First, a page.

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Aesop's Fables: Caxton (1484)

Avyan 14. Of the four oxen
(Perry 372)

Men oughte not to breke his feythe ageynste his good Frend / ne to leue his felauship / as hit appiereth by this fable / of four oxen whiche to gyder were in a fair medowe / And by cause that euer they were and kept them to gyder / none other beest durste not assaylle them / and also the lyon dradde them moche / the whiche lyon on a daye came to them / And by his deceyuable wordes thoughte for to begyle them / & to rauysshe & take them the better / maade them to be separed eche one fro other / And whanne they were separed / the lyon wente / and tooke one of them / And whan the lyon wold haue strangled hym / the oxe sayd to hym / godsep / He is a foole / whiche byleueth fals and deceyuable wordes And leueth the felawship of his good frende / For yf we had ben euer to gyder / thow haddest not taken me /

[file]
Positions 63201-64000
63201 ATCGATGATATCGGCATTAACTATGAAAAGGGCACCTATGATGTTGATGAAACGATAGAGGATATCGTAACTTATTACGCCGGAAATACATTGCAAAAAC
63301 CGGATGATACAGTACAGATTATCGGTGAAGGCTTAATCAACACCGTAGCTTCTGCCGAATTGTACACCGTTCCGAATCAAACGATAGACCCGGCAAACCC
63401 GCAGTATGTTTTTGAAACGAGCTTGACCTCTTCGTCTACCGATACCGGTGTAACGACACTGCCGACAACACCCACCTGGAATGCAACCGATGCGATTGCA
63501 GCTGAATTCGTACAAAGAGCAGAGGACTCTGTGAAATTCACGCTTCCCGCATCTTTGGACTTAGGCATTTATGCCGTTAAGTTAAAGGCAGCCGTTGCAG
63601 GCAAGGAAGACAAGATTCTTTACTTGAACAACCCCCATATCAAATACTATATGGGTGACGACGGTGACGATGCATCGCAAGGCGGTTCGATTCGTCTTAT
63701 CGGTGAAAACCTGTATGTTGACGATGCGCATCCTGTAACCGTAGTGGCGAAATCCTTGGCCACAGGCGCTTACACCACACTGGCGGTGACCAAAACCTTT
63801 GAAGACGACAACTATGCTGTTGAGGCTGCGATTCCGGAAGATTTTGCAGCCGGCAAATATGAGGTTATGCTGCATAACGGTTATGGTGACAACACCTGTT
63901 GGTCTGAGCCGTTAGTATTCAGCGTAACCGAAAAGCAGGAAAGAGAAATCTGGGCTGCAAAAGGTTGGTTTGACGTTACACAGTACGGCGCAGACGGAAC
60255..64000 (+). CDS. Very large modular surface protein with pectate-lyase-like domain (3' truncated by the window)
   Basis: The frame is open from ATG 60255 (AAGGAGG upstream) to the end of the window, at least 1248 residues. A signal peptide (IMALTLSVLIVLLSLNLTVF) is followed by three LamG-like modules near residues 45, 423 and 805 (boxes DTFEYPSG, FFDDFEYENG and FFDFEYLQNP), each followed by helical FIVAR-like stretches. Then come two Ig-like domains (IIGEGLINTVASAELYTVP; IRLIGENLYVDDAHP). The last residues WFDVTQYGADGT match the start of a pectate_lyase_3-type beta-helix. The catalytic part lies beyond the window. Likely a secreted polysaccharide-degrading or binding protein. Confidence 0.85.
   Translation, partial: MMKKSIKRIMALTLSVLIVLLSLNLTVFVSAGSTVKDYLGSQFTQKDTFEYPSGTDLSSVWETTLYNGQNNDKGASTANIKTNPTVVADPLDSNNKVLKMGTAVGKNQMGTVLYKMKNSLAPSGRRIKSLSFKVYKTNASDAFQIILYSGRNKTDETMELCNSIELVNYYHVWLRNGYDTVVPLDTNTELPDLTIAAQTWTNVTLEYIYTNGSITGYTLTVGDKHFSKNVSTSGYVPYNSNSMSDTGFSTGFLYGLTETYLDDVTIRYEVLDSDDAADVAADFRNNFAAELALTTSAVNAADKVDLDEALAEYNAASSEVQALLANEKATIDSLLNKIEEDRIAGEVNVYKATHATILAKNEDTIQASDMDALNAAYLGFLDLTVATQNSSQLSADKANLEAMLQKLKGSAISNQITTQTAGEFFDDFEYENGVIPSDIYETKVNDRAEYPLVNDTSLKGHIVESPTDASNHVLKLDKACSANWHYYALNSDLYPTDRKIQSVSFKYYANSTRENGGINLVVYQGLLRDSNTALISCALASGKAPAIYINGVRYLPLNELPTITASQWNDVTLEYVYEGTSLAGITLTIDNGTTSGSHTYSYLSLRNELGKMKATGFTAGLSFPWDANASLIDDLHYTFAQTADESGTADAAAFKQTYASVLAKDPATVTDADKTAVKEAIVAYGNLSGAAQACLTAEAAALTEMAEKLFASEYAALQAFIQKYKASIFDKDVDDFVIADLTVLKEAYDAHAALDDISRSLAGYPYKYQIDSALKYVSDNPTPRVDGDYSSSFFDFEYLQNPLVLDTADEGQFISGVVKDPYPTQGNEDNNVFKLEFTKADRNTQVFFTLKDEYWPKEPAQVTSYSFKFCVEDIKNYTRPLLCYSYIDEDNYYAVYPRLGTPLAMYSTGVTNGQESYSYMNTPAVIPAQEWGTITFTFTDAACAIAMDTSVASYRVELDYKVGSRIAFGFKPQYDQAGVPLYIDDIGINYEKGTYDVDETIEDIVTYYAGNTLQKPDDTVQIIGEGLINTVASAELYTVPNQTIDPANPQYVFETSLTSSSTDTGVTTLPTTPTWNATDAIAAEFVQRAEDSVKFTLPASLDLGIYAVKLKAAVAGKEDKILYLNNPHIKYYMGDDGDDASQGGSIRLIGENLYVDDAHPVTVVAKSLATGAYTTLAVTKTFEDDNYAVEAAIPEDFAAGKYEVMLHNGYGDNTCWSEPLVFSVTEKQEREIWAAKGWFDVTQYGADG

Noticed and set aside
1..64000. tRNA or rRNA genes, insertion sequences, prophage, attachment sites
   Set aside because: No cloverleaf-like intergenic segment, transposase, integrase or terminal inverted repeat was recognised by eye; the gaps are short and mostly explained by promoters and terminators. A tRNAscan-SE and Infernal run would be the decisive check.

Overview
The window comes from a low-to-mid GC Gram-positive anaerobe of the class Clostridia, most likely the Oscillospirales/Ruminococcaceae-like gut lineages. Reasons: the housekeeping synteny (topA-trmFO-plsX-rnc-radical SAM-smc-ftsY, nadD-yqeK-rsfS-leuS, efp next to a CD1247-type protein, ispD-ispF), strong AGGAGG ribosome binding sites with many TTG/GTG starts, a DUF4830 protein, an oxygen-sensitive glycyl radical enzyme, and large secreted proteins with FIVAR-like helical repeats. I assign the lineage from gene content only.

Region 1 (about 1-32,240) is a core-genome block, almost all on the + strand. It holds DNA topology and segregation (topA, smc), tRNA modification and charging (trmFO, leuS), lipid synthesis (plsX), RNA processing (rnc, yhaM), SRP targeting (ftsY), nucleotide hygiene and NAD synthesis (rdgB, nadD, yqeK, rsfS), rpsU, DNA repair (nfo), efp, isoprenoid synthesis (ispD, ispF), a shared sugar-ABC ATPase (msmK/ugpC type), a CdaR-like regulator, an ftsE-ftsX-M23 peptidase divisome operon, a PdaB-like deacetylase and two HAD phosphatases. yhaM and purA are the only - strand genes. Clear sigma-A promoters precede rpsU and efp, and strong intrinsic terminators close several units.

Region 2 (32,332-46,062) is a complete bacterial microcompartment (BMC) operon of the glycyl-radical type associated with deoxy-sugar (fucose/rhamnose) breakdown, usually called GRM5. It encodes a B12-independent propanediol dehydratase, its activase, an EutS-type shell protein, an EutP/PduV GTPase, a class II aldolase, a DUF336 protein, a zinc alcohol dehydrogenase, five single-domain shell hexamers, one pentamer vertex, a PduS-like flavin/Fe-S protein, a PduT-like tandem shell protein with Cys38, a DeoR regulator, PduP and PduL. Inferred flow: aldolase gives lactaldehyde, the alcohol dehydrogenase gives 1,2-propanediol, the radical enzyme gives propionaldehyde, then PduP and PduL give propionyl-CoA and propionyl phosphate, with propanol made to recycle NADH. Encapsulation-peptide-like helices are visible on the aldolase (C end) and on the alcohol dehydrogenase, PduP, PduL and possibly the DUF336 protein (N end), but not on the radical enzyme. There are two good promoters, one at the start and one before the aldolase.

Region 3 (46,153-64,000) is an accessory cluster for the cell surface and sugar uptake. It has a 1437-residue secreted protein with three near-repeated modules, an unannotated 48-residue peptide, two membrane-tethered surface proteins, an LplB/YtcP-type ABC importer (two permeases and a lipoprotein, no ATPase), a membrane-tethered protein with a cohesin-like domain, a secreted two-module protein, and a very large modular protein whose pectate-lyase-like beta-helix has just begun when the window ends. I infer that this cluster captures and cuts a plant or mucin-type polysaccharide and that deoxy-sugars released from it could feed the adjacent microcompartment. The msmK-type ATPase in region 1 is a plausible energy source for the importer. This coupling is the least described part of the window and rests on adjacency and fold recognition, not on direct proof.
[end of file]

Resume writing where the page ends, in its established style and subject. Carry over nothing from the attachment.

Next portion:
And therfore he whiche is / and standeth wel sure / ought to kepe hym soo that he falle not / For he whiche is wel / meue not hym self

Caxton published his edition of Aesop's fables in 1484. There are modern reprints by Joseph Jacobs (D. Nutt: London, 1889) and more recently by Robert Lenaghan (Harvard University Press: Cambridge, 1967). Lenaghan's edition is available at amazon.com.